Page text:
Utilities hold the key to unlocking the real value of the smart home RSS Feed

Utilities hold the key to unlocking the real value of the smart home

As the smart home market heats up, digitalization, changing customer demand, and innovation in home energy management technology has opened the door for electric utilities to get in on the game. While tech companies’ access to the home remains siloed to the device level, utilities have the power in the home — literally.

Utilities own the missing piece of the smart home puzzle — real-time, whole home energy data. This, along with the trust of their customers, a connection to every home, and their large capital resources, gives utilities everything they need to make a winning play in the smart home.

So, what is keeping the majority of utilities from making their move? Misperceptions.

Dissenters say that the smart home is a losing market for utilities. They tell utilities to take a back seat and just provide subsidies and incentives. This approach, while easier to implement, leaves the utility with no long-term connection to the customer and essentially abdicates the relationship once the rebate is paid. But there is another option. Now, utilities can leverage this data and keep the customer’s attention, while creating an energy-driven smart home.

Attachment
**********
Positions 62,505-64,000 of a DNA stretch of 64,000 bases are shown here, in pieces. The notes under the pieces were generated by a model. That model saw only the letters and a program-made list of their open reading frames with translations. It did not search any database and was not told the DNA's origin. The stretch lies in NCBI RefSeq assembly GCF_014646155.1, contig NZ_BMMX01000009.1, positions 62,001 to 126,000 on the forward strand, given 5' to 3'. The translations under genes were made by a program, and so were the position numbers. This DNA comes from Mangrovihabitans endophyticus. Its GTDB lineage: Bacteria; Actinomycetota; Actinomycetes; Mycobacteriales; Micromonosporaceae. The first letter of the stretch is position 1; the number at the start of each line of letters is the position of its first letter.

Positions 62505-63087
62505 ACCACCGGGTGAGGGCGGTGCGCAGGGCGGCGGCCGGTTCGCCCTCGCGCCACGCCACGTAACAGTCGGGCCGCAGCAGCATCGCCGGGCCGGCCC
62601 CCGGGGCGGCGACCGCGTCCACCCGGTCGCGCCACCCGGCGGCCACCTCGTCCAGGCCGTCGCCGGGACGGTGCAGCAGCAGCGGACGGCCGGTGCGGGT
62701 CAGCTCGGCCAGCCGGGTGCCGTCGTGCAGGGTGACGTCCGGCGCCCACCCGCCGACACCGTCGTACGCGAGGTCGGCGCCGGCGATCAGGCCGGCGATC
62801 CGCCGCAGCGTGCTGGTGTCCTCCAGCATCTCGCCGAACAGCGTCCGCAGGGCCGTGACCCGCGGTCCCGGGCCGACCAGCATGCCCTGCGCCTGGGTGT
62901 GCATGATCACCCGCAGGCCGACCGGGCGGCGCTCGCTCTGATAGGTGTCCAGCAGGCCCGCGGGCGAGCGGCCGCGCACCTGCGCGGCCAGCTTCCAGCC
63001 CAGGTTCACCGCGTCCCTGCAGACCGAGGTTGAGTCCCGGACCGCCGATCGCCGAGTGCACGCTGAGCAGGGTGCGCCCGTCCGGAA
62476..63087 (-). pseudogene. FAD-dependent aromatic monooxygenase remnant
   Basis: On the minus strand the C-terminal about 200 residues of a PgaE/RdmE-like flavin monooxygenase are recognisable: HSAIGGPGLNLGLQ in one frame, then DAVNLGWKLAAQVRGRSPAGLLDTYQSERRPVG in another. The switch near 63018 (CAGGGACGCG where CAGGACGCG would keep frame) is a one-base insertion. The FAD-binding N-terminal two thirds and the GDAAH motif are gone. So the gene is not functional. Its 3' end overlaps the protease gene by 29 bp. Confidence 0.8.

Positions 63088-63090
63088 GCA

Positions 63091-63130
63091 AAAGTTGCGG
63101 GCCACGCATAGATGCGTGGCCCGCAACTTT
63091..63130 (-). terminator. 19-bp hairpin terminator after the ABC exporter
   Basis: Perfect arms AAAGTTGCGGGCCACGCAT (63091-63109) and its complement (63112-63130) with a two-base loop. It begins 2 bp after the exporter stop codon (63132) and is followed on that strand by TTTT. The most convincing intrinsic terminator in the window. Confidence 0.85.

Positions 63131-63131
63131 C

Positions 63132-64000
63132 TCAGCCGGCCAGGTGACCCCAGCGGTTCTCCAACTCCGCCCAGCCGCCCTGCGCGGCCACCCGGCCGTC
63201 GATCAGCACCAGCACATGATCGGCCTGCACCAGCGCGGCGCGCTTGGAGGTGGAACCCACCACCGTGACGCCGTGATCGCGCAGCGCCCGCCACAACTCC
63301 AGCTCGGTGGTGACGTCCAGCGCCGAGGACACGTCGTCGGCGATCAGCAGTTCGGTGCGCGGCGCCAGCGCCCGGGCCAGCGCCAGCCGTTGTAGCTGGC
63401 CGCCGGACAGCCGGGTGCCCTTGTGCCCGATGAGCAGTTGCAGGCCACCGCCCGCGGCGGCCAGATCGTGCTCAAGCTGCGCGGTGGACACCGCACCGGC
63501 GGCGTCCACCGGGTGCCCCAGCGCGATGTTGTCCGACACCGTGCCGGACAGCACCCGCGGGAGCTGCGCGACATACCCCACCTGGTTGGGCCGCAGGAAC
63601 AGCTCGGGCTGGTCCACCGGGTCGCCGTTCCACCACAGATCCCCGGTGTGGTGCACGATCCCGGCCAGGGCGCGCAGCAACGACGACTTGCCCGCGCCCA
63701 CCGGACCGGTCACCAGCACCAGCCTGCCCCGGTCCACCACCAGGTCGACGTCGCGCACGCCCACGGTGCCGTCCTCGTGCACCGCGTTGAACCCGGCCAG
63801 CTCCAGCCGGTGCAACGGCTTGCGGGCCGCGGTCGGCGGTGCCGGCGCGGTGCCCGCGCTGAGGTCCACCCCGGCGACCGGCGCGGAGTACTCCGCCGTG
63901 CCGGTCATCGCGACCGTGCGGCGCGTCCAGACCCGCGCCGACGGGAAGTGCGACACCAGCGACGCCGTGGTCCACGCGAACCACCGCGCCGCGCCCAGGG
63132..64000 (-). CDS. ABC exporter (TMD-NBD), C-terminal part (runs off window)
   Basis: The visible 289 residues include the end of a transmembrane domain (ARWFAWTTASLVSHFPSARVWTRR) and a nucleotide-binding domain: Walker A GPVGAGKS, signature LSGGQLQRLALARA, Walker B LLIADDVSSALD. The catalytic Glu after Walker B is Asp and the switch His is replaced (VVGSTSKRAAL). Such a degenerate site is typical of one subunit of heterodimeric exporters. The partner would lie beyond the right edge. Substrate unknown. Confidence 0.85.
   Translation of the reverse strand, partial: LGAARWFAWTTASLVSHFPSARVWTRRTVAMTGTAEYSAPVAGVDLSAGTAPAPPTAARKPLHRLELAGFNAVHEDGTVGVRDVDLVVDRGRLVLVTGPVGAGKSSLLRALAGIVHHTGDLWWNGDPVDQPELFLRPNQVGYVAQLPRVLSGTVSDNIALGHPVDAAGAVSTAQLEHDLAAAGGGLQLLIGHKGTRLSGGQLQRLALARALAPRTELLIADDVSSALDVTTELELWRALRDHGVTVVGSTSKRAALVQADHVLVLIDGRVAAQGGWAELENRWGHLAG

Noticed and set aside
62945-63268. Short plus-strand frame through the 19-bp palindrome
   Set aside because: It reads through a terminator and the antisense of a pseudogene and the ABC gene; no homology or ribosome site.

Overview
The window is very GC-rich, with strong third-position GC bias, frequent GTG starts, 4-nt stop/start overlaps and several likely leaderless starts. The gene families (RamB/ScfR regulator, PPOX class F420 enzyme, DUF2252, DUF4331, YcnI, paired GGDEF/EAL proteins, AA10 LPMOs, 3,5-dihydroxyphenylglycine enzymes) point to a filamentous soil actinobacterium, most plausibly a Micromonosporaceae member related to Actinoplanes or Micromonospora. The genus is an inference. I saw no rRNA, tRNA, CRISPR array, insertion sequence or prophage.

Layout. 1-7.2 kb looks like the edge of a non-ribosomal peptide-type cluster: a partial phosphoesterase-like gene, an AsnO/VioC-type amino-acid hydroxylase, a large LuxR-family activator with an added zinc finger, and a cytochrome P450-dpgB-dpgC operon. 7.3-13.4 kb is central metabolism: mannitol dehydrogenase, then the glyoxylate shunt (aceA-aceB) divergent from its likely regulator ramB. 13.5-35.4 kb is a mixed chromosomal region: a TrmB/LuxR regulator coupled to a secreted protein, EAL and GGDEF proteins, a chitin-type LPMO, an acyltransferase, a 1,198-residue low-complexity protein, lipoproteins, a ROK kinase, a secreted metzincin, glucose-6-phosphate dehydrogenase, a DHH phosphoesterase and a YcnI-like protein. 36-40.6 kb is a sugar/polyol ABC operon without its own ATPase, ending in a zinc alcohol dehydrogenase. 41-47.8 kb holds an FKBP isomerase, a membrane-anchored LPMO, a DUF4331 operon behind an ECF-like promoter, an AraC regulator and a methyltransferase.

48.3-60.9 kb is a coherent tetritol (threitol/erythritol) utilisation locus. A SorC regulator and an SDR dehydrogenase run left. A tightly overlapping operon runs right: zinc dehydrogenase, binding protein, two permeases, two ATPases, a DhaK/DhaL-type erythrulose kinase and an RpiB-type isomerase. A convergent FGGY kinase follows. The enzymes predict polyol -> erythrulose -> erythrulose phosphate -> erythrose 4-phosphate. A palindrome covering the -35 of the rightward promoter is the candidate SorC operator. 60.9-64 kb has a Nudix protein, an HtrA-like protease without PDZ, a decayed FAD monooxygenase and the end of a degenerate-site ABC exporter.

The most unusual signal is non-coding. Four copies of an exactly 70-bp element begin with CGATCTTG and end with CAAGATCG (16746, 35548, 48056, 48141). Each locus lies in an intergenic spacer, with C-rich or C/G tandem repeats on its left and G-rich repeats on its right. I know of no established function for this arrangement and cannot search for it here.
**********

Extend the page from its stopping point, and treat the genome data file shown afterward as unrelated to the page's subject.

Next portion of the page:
The smart home market — a lost cause for utilities or a hidden treasure?

One of the great innovations in the 20th century, almost everything we do today is powered by electrification, which was brought to us by electric utilities. However, once electricity made its way into every nook and cranny of our lives, utilities moved from a driver of innovation to a provider of a basic necessity that needed to be maintained. Because of their shift from innovation driver to basic service provide, many may be under the mistaken belief that utilities don’t have the market or brand power that a technology company has — framing utilities as the “luddite” industry.

What’s worse, some utilities are effectively capitulating to this belief, opening themselves for deep disintermediation from their residential customers. For example, some utilities provide rich rebates for smart thermostats, capturing energy and demand savings required by law and regulation and maybe receiving a small bump in customer satisfaction in return. But in this scenario and others like it, it is tech companies that create those smart thermostats, not utilities, that are forming enhanced customer relationships and capturing the related customer data of these devices.

To further complicate matters, utilities are fragmented with about 3,100 electric and 1,500 gas utilities spread across the country, and each on its own may feel overwhelmed by the prospect of competing for a true seat at the smart home table. They may feel powerless or inadequate to properly frame and solve the problem of how they should help residential customers easily optimize their energy use for their own benefit — balancing cost, comfort, security, as well as utility desired grid management?

Read full article at EL&P